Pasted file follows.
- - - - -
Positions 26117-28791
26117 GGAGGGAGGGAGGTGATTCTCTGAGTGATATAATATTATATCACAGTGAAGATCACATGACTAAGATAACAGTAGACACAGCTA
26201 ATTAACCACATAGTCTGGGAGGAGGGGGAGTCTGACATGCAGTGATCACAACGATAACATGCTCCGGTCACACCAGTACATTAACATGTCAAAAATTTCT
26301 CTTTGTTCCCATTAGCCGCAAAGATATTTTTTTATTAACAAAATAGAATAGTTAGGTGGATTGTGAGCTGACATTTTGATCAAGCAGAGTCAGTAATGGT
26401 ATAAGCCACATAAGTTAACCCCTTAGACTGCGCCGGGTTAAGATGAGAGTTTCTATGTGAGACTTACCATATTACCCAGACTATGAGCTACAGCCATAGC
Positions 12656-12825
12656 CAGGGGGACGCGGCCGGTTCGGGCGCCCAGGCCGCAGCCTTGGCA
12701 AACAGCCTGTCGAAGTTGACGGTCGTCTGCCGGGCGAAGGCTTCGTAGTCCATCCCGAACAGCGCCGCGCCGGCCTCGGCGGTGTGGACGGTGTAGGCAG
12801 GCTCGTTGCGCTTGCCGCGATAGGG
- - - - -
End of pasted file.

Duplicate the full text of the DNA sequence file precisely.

Positions 26117-28791
26117 GGAGGGAGGGAGGTGATTCTCTGAGTGATATAATATTATATCACAGTGAAGATCACATGACTAAGATAACAGTAGACACAGCTA
26201 ATTAACCACATAGTCTGGGAGGAGGGGGAGTCTGACATGCAGTGATCACAACGATAACATGCTCCGGTCACACCAGTACATTAACATGTCAAAAATTTCT
26301 CTTTGTTCCCATTAGCCGCAAAGATATTTTTTTATTAACAAAATAGAATAGTTAGGTGGATTGTGAGCTGACATTTTGATCAAGCAGAGTCAGTAATGGT
26401 ATAAGCCACATAAGTTAACCCCTTAGACTGCGCCGGGTTAAGATGAGAGTTTCTATGTGAGACTTACCATATTACCCAGACTATGAGCTACAGCCATAGC
Positions 12656-12825
12656 CAGGGGGACGCGGCCGGTTCGGGCGCCCAGGCCGCAGCCTTGGCA
12701 AACAGCCTGTCGAAGTTGACGGTCGTCTGCCGGGCGAAGGCTTCGTAGTCCATCCCGAACAGCGCCGCGCCGGCCTCGGCGGTGTGGACGGTGTAGGCAG
12801 GCTCGTTGCGCTTGCCGCGATAGGG